The right recipe
I’m so glad Overcooked found a sustainable, adoring audience in the almost two years since I first tried it on a whim. This simple yet hectic cooking game is one of the best co-op titles around.
The basic concept is easy — you assemble food orders component by component without missing deadlines or setting the whole kitchen ablaze — but it’s spontaneous enough to keep you on your toes.
I’m also glad Ghost Town Games didn’t take long to make a sequel. The original Overcooked was a joy through and through. Even after earning three stars on every stage and burning through the DLC, I just wasn’t ready to stop playing. I needed more. Overcooked 2 adds online multiplayer, new recipes, and more dynamic stage hazards, but it’s fundamentally the same experience. I’m perfectly fine with that.
Overcooked 2 (Nintendo Switch [reviewed], PS4, PC, Xbox One)
Developer: Ghost Town Games
Released: August 7, 2018
A typical level in Overcooked 2 starts quiet. You form a game plan with your partner(s), dole out tasks, and try to waste no time cooking, plating, and delivering meals. But pressure mounts as the timer ticks down, and then it happens: someone falls off a ledge or has a brief lapse of concentration. Suddenly, things get loud. You bark orders at each other and scramble to get something edible on the plate.
That’s the key — the reason Overcooked 2 is so much fun and crucially stays fun. No matter how streamlined your process is, at a certain point, you’re going to have to adapt to avoid bottlenecks. No two runs play out the same way. While making cheeseburgers, you might be in charge of prepping meat and frying patties while your partner is on cheese/tomato/lettuce duty. That’ll work for a bit. But dirty dishes will soon pile up and the kitchen might transform, leaving one of you stranded from your self-set responsibilities. If you can’t seamlessly finish each other’s work, those burgers will catch on fire.
To do well, you need to stay in constant communication. The more people participating, the rowdier it’ll get. Overcooked 2 fully supports solo play (you swap between control of two characters), but I don’t recommend it. The game is without a doubt best played in groups of two, three, or four players. While a couch co-op setting is ideal, online multiplayer can do the trick if you don’t have enough controllers.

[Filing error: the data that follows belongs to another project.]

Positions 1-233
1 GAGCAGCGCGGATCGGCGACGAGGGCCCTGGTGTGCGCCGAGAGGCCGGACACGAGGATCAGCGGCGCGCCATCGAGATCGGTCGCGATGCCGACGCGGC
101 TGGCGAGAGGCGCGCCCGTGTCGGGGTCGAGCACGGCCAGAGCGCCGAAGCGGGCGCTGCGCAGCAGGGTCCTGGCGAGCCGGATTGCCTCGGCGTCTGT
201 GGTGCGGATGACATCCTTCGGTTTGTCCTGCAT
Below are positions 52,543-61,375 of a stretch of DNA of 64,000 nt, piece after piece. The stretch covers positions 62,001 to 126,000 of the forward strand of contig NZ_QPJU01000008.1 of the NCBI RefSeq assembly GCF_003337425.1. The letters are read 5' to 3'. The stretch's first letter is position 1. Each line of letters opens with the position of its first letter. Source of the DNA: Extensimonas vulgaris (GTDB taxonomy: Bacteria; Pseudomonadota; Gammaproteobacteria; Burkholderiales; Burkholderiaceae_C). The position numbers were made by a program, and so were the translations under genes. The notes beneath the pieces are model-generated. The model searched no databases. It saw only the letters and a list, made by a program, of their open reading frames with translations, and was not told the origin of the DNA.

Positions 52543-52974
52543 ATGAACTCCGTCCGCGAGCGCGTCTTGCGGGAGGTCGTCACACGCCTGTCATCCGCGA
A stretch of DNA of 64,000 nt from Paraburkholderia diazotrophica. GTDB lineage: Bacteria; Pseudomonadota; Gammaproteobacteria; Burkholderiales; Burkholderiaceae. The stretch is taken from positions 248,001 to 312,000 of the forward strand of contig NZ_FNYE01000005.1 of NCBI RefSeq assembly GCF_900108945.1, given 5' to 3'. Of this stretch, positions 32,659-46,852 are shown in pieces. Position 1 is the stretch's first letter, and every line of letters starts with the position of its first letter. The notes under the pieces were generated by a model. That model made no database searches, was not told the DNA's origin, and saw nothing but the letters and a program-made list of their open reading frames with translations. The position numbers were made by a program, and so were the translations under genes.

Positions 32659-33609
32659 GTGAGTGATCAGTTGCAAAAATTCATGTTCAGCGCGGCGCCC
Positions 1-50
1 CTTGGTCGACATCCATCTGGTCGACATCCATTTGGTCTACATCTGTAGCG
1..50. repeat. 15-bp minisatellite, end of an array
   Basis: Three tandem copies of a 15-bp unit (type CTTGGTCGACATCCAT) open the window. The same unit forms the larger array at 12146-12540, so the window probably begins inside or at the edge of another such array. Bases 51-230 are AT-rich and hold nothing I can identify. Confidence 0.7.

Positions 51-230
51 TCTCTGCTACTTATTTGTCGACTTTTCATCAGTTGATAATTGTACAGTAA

The biggest point of differentiation between the two games is that the level designs feel much less static now. You might start your cook-off in a hot air balloon only for it to crash and leave you prepping different meals in the fiery wreckage. Some levels use roaming teleporters that can spit you out in the wrong spot if you mess up your timing, while other stages are set above chasms and require you to maneuver walkable platforms using a physical joystick. You’re always up against some new challenge.
The recipes themselves aren’t wildly different (think sushi, pizza, pasta, and cakes), but the lively new level gimmicks help make up for it. Still, I would’ve liked to see more elaborate or unexpected dishes.
There’s also more of a focus on strategically throwing ingredients (as opposed to just stockpiling them on the floor like in the first Overcooked). You can pass certain items to your partner or, better yet, toss them into pots and pans. This is a godsend in later levels where hazards constantly block access.
Every so often your chef won’t quite do what you wanted and it’ll feel like it’s more the game’s fault than it is you simply fumbling with the controls. Specifically, placing items doesn’t feel as consistent or snappy as it could. I experienced this far more on Nintendo Switch than I did with the high-frame-rate PC version but, that said, it’s only a minor frustration in what is intended to be a frantic game.
If you enjoyed the original or skipped it purely because you needed online multiplayer support, Overcooked 2 should be a no-brainer. While the sequel runs the risk of being slightly too familiar and lacks any big surprises, it’s still a winning formula. Co-op gaming doesn’t get much better than this.
[This review is based on a retail build of the game provided by the publisher.]